Media type that can be recorded and re-recorded by end users with a storage capacity of 650 MB, bringing the same level of convenience as floppy disks. Also called CD-E (CD Erasable). CD-RW recording is done through a CD-RW recorder, also known as "CD-RW burner".
The disc is manufactured using a photosensitive material that changes its chemical and physical characteristics accordingly to the temperature. This technology is called phase-change.
CD-RW discs have six layers: the phase-change material uses four layers, on top of them we have a plastic substrate layer and then a lacquer layer. The photosensitive material is made of four chemical elements: silver, antimony, tellurium and indium. The fusion temperature for liquid state is around 600º C and fusion temperature for solid state is around 200º C.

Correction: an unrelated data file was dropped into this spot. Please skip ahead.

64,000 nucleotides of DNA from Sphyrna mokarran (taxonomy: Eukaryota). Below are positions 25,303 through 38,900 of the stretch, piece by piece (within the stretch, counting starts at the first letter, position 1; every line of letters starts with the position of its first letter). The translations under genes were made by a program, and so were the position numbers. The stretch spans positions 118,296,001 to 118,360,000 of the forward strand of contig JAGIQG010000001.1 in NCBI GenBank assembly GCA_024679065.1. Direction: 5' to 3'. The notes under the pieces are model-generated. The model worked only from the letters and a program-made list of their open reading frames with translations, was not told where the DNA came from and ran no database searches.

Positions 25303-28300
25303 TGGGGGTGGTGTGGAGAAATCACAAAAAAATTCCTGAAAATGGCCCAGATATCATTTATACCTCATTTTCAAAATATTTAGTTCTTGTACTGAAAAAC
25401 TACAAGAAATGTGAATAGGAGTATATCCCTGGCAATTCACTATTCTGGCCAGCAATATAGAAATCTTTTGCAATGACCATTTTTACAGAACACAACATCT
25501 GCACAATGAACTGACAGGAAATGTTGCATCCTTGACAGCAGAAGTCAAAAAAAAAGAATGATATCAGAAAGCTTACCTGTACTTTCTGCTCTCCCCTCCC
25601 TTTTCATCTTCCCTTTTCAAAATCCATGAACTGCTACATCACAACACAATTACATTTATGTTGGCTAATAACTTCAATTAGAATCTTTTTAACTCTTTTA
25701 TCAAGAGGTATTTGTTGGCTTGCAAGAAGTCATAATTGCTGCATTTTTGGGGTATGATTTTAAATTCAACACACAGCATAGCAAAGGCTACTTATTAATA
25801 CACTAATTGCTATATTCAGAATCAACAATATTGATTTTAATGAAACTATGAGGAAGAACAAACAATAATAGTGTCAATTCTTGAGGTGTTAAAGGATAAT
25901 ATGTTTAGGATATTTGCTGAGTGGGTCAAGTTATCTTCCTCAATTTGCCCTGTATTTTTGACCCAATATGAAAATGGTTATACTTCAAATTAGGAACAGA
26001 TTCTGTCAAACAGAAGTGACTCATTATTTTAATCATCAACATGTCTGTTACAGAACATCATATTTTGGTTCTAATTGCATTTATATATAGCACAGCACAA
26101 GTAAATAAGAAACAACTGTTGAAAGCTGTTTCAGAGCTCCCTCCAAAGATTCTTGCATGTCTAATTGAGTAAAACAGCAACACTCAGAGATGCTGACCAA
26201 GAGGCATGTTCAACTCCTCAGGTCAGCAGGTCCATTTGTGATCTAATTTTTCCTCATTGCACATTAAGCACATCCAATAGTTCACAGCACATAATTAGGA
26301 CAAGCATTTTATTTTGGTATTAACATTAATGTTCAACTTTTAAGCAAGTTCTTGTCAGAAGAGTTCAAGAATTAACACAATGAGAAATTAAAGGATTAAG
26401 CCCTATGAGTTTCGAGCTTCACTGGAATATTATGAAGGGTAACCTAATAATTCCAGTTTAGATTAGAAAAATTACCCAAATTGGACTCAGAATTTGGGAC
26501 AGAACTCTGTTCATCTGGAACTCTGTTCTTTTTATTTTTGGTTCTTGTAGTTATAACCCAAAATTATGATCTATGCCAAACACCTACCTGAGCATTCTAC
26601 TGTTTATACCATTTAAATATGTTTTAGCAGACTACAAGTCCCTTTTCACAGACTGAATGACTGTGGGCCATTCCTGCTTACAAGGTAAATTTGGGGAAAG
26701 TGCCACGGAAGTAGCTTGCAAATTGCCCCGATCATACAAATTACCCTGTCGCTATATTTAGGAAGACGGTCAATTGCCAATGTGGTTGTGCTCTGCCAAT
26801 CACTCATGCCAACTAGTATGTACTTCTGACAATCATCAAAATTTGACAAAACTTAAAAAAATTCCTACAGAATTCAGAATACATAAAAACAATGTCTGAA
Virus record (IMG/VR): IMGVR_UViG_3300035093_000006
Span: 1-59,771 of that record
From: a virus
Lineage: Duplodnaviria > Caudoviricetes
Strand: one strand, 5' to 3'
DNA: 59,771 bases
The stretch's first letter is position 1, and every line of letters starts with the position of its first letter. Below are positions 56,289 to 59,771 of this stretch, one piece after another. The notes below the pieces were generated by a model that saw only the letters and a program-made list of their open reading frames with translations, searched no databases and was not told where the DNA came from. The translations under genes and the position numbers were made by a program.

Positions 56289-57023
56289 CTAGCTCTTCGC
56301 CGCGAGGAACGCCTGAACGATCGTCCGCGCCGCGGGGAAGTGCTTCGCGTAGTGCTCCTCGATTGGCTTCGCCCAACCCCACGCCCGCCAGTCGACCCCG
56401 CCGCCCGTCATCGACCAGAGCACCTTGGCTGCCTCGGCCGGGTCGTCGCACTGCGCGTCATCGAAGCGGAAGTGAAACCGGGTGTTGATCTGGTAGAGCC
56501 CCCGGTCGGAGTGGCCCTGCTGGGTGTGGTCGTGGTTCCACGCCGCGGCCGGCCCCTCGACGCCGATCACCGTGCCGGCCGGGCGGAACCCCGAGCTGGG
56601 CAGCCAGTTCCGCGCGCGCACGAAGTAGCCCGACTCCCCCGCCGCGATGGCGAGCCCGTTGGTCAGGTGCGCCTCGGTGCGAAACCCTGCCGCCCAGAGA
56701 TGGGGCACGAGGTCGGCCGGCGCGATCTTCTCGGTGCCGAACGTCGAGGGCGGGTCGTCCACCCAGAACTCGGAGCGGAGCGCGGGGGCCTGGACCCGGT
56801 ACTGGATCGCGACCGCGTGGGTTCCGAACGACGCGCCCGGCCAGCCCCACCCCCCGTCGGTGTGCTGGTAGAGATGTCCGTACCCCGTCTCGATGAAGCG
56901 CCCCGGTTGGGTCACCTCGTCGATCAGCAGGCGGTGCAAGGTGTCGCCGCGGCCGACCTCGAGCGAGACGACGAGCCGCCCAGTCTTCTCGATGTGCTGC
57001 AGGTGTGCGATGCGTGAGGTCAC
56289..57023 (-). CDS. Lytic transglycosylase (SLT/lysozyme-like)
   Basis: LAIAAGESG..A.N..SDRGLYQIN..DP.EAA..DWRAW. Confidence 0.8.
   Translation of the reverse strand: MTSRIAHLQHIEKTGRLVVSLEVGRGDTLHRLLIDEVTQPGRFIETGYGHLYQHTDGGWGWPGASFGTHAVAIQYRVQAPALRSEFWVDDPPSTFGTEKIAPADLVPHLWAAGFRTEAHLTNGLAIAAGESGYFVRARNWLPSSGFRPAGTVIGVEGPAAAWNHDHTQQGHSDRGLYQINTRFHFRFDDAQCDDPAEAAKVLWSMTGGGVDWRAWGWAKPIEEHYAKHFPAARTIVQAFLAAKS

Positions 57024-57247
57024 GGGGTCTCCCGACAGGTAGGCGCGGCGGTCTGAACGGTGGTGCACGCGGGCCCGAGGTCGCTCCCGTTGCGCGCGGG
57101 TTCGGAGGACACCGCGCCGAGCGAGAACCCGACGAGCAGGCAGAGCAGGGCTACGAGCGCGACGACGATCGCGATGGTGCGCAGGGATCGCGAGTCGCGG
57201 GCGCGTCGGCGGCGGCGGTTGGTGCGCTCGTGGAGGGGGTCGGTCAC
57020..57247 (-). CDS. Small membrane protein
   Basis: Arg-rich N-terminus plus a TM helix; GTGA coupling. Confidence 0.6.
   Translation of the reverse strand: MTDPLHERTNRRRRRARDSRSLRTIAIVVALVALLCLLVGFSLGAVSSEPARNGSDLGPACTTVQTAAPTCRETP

On a CD-RW, the pits and lands found on a regular CD are represented with the physical state of the organic material:
Solid state = translucid = lands
Liquid state = opaque = pits
Since the recording and erasing processes of CD-RW are done using heat, you should avoid letting your discs face light and heat sources, like the sunlight.
In order to read CD-RW discs, CD-ROM units must have a circuit called AGC (Automatic Gain Control). Older CD-ROM units don’t have this circuit, thus they cannot read CD-RW media. This happens because the reflection ratio (the amount of laser light that bounces reflects back after hitting a reflecting point) of CD-RW media is far lower than commercial CDs (”silver“ CDs) and CD-R. While commercial CDs have a reflection ratio of 70% and CD-R 65%, on CD-RW only 20% of the laser light reflects back when it strikes a reflection point.